In my work as a writing coach, I deal with many extreme feelings from writers, and I can empathize with them all. Although we are all aware that digging ditches or washing dishes for a living is much harder than being a writer, still, we have many moments when we are strung out with insecurity and twisting in pain over the judgment we feel from the folks who read us, or the isolation we feel when no one reads us at all!
I asked my client, Robin Gaines, a few questions about her process. Robin is a short story writer and former journalist; she just finished her first book, "Invincible Summers", signed with an agent, and is at work on her second. I recently interviewed her for an article in the July issue of The Writer magazine http://www.writermag.com/wrt/default.aspx?c=i and we decided to keep the conversation flowing!
I asked Robin what she thinks is the hardest thing about a writer's life? “The patience needed to get the work to sing,” she said. “And what is the most rewarding? When you laugh out loud or cry after reading your own work and forgetting for a moment that you are the author and not just reading it like a first time reader.”
As for a writing routine, Robin said, “I'm always writing. I'm always thinking of my characters and what they would do in certain situations. I think of my fictional family while I'm driving my real family around, making dinner, doing laundry, etc. When the cream of those snippets of dialogue and scenes rises above all the others I grab the small notebook I keep in my purse and write it all out. Then the next day when I'm sitting in front of my laptop I type out those ideas that I jotted down in my notebook and hope they become part of the larger story. I spend a lot of time writing out character pages before I start a story or novel. If I don't have the characters down pat, I can't get write their story.”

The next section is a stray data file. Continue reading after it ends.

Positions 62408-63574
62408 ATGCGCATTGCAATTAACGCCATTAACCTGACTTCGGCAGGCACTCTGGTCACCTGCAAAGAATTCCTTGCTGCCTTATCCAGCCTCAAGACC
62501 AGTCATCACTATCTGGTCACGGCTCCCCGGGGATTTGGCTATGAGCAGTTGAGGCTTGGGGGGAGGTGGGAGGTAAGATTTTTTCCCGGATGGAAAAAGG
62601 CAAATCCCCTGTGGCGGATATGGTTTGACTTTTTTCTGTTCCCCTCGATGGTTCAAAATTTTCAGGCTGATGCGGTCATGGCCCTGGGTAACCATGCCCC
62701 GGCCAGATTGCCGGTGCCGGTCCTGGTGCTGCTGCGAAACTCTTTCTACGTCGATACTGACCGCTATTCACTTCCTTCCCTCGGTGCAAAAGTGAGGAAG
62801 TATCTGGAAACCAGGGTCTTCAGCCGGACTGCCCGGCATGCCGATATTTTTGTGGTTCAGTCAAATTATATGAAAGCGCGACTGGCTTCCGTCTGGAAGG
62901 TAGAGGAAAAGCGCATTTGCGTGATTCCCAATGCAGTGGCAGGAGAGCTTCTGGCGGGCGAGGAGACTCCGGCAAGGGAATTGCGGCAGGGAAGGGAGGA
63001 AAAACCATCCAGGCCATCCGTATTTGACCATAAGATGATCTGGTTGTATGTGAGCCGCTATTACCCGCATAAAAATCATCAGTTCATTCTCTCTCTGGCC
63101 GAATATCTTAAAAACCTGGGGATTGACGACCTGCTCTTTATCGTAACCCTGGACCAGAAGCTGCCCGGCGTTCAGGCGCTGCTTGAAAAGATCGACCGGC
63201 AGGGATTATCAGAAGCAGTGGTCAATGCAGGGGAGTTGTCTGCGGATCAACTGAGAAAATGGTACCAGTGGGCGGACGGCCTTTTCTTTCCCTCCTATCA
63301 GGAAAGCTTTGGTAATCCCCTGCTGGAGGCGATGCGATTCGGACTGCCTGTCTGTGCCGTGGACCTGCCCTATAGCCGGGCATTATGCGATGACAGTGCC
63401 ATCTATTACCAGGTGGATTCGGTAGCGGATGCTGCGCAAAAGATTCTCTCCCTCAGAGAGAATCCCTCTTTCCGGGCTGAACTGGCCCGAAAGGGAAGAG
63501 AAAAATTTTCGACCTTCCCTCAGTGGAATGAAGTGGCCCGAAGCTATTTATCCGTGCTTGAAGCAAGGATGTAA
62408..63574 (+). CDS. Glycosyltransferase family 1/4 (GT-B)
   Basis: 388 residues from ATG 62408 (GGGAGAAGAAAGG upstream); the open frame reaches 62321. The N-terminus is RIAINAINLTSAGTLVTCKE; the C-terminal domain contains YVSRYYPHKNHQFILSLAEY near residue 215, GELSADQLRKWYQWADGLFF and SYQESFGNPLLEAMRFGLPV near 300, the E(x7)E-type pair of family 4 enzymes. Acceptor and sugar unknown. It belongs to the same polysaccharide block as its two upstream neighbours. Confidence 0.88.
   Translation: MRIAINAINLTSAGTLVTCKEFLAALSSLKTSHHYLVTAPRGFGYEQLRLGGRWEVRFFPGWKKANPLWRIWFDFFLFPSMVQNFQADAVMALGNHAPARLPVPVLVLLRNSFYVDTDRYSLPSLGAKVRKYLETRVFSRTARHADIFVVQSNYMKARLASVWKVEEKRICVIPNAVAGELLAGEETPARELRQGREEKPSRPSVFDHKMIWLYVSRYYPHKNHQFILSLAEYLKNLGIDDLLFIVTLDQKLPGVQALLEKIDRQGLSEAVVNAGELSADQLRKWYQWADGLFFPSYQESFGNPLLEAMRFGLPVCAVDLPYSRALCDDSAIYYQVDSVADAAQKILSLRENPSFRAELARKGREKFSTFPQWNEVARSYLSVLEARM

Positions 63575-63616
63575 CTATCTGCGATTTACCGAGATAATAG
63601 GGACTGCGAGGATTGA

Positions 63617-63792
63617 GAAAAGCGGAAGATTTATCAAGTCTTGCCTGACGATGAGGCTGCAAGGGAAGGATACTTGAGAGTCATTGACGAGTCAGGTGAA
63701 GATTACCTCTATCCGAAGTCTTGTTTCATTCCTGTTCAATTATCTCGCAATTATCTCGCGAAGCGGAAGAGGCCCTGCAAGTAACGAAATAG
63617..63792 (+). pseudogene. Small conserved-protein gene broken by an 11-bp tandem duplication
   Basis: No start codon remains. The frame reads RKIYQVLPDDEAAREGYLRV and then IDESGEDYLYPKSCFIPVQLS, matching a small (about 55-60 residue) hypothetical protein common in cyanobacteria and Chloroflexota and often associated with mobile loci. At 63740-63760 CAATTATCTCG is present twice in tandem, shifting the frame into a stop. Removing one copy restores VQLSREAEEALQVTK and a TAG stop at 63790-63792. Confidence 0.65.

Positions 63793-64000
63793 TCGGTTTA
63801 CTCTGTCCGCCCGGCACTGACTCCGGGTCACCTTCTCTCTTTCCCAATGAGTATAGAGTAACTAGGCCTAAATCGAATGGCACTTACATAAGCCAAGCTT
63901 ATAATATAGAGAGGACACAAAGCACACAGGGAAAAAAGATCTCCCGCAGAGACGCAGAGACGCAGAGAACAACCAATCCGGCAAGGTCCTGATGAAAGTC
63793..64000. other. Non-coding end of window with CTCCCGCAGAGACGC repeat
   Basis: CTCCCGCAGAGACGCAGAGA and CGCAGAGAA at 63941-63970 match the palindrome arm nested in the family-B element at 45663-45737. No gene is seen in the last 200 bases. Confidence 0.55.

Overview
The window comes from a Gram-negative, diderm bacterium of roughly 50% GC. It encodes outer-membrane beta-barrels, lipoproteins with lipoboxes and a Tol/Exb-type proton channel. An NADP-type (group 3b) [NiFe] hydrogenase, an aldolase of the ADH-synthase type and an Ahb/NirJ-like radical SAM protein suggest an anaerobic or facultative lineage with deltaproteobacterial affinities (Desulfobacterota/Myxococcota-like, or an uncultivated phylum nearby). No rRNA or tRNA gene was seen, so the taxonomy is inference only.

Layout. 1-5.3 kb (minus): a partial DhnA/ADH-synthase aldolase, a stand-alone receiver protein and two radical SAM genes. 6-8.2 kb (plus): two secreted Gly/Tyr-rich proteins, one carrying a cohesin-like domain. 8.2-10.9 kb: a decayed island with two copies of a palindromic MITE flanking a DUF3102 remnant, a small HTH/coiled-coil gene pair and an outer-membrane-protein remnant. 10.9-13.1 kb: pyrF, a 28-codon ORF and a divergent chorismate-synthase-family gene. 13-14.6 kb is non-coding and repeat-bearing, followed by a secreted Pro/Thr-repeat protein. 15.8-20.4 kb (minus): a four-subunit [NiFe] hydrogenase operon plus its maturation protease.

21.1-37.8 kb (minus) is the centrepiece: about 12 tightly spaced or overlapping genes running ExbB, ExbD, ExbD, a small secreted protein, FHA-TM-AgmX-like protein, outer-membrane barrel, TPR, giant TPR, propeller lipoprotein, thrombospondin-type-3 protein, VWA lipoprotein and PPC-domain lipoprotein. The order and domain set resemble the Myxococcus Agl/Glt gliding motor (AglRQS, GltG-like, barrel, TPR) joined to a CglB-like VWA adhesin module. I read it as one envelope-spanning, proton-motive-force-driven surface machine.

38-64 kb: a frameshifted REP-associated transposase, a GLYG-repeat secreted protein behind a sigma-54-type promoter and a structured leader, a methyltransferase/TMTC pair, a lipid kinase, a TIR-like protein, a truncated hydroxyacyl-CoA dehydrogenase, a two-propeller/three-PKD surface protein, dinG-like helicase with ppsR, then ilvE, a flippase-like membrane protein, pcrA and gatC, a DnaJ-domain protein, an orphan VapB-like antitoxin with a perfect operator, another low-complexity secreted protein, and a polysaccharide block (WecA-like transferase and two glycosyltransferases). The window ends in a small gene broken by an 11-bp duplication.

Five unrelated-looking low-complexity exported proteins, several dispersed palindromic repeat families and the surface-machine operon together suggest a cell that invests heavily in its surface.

Often place becomes its own character in a piece of writing; Robin is based in the Detroit area and "Invincible Summers" takes place on and around her home turf. The wedding that I participated in last week (see blog archive!) took place in Midland, Michigan. Michigan seems like a dream to me now (props to Simon & Garfunkel Simon & Garfunkel's Greatest Hits [Platinum Edition] , but let’s give a shout out to the writers it claims:
Theodore RoethkeOn Poetry and Craft , Marge PiercyWoman on the Edge of Time , Elmore LeonardRoad Dogs, Ernest HemingwayA Moveable Feast .
This week’s exercise for key-bangers: Blend the dialogue of real life with a vividly imagined place – that you’ve never been. Now reverse the exercise and focus on a place you know well, where you are or were deeply rooted, and create dialogue that you’d be surprised to hear in such a place.
And let me know your thoughts on this question of the week, writers: How much has your place of birth affected your writing?
And please drop by the salon at http://www.bangthekeys.com and check out my writer’s workshop in a bookBang the Keys !
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